DALLAS (CBSDFW.COM) – For the third year in a row, domestic violence organizations in the Dallas-Fort Worth Area are reporting a rise in the demand of services.
A survey by the AllState Foundation found nine out of 10 programs in North Texas saw an uptick in need.
Most blamed the bad economy for straining already abusive relationships.
“I didn’t have any other resources, and I didn’t have any money,” said one victim, who asked not to be identified.
The woman said she tried to leave her boyfriend. She eventually returned because of the financial hardship, only to face more abuse.
“It got really bad, and I ended up in the hospital. I was, um, kind of disfigured. It was two months before I could even look in the mirror and see my face,” she said.
Domestic violence shelters say the more financially dependent victims are, the less likely they are to leave their abusers.
“They’re spending more time in the abusive situation. Things are progressing to a more lethal place, more physical abuse than we’ve seen traditionally,” said Catherine Olde, the director of crisis services at Safe Haven of Tarrant County.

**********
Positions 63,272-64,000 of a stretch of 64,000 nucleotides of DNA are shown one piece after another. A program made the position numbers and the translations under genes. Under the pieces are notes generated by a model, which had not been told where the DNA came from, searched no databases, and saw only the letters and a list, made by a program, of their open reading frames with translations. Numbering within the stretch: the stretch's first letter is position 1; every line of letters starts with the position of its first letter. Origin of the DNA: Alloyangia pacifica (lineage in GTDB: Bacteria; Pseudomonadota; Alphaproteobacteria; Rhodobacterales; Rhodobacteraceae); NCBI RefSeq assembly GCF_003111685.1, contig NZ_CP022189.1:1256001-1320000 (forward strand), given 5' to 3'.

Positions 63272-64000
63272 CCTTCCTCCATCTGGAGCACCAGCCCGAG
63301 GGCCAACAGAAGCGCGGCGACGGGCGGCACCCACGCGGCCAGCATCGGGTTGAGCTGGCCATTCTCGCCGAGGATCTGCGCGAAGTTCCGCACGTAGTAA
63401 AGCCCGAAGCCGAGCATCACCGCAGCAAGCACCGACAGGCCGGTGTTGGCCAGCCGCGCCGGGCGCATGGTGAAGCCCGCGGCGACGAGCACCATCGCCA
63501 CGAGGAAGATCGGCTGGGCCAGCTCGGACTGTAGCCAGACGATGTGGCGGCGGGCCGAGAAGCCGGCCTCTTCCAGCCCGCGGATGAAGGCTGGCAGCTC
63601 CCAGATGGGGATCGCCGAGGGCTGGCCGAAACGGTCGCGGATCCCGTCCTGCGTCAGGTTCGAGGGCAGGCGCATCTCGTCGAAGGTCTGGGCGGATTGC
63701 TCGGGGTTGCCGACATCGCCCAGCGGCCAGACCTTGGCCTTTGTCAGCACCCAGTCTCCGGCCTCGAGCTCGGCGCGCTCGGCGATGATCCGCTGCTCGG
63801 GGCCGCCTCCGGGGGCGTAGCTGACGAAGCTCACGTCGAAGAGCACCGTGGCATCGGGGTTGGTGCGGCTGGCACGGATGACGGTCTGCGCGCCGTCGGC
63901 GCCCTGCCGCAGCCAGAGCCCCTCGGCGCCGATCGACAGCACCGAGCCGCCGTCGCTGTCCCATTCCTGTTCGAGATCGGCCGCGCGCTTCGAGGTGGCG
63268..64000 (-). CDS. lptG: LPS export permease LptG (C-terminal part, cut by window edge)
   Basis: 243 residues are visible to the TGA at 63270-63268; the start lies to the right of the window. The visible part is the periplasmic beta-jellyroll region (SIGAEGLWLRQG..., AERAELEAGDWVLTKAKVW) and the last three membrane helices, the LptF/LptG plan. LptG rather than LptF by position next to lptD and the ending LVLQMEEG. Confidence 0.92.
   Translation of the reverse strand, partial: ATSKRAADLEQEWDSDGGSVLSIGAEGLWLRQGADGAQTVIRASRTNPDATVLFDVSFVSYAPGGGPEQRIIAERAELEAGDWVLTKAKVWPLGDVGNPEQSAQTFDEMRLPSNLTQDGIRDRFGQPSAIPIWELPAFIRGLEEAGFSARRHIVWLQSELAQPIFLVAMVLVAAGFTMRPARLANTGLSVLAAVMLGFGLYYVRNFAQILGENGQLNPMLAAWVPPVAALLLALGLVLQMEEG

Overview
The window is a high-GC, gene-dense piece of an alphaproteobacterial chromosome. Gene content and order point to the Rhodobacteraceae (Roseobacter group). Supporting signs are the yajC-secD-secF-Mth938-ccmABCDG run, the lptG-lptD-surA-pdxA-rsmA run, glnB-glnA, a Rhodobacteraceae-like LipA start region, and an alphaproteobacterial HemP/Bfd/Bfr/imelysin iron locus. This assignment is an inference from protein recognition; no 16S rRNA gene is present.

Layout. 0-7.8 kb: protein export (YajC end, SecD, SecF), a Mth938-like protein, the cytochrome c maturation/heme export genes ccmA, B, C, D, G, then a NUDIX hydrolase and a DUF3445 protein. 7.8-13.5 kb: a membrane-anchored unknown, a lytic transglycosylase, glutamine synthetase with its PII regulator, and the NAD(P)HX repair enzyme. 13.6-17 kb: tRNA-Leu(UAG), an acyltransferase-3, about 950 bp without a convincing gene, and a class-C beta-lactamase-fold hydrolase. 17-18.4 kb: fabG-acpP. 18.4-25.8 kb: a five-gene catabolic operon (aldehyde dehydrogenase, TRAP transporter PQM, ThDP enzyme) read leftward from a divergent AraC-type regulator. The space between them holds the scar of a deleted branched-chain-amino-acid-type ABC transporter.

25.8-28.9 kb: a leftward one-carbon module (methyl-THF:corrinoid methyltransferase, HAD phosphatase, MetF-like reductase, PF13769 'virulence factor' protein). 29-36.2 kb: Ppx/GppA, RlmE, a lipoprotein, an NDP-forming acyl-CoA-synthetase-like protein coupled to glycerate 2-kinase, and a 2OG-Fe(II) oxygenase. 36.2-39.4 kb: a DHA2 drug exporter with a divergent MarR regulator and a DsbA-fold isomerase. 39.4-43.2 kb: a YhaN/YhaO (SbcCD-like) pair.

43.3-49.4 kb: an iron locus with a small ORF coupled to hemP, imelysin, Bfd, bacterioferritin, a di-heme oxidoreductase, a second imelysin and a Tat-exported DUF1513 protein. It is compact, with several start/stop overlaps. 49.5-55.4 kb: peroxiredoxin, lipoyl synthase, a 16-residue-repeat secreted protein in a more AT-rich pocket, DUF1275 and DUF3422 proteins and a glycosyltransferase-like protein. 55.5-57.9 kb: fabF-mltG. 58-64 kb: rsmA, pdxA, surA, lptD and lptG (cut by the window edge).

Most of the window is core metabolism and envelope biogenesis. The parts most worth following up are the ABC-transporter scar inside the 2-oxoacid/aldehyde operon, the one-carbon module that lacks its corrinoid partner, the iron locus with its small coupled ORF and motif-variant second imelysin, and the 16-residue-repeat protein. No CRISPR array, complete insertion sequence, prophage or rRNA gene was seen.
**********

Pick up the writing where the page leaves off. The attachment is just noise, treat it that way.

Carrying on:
She’s discovered that organizations that can help victims are also struggling to find enough resources to aid.
“The resources that are available to help people get on their feet – Texas Workforce and transitional housing programs – are being inundated,” she said.
The biggest spike has been in the number of hotline calls.
While Safe Haven has seen a 10 percent rise, the New Beginning Center in Garland reports a drastic 60 percent increase in calls since 2009.
During the holidays, they expect to receive even more than usual because of the added stress.
To seek help, call the National Hotline for Domestic Violence at 1-800-799-SAFE.